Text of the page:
Last week my oldest child had her 41st birthday, giving me pause and plenty of rewinds of my past. I spent a day in pajamas moving from one end of the couch to the other, replaying the day I delivered her and other milestones in her life, but mostly about all the turns my life took since then. It sounds selfish in retrospect, since it should have been a day of joy for her, but yet, I am a firm believer that one doesn’t stop having a life because she becomes a mother, particularly as the child is an adult now and we live 3000 miles apart. So, yes, I did obsess (and maybe wallow a little) over how quickly time has gone by and the decisions I made along the way that changed the direction of my/our life/lives along the way.

And then the fires in California created a measurable anxiety, as two of my children live in CA, one in the mandatory evacuation zone of the Woolsey Fire. That prompted a tiny bit of PTSD for me from when my house flooded in 1997 and I had to evacuate. My boys and I stayed in a hotel or with friends for about two weeks, and then began the cleaning and remodeling work that consumed the next six months. But here I am, feeling strong again, in awe that it was 21 years ago, and also proud that that experience helped me prepare for potential evacuation when the hurricane season threatened me for the first time this year.

Rereading this while editing it has me thinking I sound a little selfish….everything is about me. Yes, it is, and I’m okay with that right now. I have discovered lately that if I take time to figure out why something resonates or pricks at me, I can release some stress and turn resentment into acceptance, and anxiety into anticipation. Because I have had these various experiences, and of course, plenty of others, I have stored away snippets of past feelings, thoughts, and behaviors to call on as needed. It is why I know in my heart (not just in my head) that I can survive whatever life throws at me…because I have survived everything that has come at me so far. I wouldn’t want to go down those roads again in real time and wouldn’t wish my storehouse of calamities on anyone, but I am eternally grateful that because of them, I have become more resilient. I can choose my battles and make better decisions because I am not stuck in a rut or clueless and fearful about what’s coming next.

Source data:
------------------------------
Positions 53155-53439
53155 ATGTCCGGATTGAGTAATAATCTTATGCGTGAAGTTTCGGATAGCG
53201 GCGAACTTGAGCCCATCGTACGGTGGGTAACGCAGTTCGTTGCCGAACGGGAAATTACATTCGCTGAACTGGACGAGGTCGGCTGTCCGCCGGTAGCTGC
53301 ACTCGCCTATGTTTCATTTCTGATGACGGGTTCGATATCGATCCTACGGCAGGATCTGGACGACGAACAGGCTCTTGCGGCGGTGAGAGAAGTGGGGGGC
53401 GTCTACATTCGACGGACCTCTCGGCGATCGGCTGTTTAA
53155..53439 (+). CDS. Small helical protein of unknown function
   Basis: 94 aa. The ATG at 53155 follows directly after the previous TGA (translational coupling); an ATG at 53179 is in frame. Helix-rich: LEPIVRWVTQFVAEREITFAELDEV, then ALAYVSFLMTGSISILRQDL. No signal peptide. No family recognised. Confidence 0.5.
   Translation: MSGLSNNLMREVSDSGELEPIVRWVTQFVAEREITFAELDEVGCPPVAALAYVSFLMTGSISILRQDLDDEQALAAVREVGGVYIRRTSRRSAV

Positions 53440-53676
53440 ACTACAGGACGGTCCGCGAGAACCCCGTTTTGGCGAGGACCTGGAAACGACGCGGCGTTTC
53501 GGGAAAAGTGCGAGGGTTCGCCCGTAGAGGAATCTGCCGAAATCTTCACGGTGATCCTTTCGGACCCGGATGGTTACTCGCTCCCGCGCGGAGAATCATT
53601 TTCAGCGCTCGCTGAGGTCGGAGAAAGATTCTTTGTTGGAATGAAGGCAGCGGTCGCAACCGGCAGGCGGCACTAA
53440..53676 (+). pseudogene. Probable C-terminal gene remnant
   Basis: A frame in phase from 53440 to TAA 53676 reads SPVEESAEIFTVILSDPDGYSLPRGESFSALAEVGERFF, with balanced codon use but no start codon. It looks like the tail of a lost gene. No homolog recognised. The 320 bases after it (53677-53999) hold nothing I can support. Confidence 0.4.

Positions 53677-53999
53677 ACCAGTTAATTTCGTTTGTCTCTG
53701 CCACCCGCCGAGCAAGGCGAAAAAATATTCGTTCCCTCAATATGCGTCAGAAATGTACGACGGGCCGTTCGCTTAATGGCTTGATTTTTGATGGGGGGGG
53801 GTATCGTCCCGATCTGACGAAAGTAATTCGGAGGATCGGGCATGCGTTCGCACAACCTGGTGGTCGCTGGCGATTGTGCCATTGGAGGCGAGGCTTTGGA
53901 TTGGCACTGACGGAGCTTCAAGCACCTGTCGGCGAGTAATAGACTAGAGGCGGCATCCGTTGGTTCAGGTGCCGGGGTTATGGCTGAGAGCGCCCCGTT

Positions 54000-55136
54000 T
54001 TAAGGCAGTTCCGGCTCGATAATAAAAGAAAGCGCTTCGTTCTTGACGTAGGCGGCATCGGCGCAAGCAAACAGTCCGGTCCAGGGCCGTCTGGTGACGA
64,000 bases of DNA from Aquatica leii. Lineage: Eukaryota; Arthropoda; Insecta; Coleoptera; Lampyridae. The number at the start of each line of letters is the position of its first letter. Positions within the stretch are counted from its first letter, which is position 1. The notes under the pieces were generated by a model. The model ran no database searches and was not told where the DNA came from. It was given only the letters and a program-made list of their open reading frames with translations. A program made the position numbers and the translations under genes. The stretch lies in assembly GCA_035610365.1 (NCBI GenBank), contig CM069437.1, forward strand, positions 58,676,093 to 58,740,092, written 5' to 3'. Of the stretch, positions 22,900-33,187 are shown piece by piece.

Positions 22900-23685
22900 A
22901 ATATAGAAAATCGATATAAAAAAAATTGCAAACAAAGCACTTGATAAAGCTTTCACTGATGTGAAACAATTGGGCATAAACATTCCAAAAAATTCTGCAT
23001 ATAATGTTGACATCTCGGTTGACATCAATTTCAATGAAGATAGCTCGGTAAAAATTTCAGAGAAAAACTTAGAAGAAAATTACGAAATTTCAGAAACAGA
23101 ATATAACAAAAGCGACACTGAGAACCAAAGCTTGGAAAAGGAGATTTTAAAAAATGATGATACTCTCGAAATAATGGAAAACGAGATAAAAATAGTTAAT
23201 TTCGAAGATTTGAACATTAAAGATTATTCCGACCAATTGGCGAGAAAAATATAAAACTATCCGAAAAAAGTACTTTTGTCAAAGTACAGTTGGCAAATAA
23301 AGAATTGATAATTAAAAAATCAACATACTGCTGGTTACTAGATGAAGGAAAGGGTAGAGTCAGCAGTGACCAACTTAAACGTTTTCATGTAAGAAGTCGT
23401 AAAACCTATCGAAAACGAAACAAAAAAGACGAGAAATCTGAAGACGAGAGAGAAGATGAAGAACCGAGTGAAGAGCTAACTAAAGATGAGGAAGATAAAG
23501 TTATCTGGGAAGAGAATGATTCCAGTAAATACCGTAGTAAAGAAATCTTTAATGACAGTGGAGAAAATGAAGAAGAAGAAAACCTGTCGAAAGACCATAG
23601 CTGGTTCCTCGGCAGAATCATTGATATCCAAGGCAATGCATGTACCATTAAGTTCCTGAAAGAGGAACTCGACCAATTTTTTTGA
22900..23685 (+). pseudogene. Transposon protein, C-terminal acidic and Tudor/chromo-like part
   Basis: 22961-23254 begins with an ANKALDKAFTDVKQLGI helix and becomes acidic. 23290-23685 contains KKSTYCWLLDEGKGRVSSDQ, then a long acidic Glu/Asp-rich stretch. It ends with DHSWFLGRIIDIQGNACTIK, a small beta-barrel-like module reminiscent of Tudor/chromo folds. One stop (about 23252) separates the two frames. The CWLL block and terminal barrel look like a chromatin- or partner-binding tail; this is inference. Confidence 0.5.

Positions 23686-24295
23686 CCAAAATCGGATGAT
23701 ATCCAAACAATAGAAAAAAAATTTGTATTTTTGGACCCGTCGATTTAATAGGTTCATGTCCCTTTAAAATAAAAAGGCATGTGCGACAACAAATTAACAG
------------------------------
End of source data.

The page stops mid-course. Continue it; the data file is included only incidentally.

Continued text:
Dictionary.com says that resiliency is “the power or ability to return to the original form, position, etc., after being bent, compressed, or stretched.” That’s silly, because there is NO WAY that anyone can return to “original form” after having gone through said bending or compression or stretching. Life changes us  and at the same time things change around us. We can’t avoid losses, or having doubts, or feeling uncomfortable, or making discoveries, or gaining new understandings that we integrate into our being.  We might joke and say we want things to go back to the way they were, but do we really? I don’t see how that is possible, because once we know, we can’t un-know.  We can’t unring the bell.

I saw a quote recently that is similar to the one on my masthead of this blog.  It read: A good education can change anyone, but a good teacher can change everything.  I have updated it a few times, like this: A good marriage can change anyone, and Kevin changed everything. And, My life with Kevin changed me, and his death changed everything. And, I changed because of Kevin, and then his death changed me again.  I’m sure you could think of other ways to frame this. The bottom line for me is that I have had a terrific (as in terror-ific) life so far; I wonder what else is in store for me? Luckily, I am gaining even more resiliency, so I am ready for it!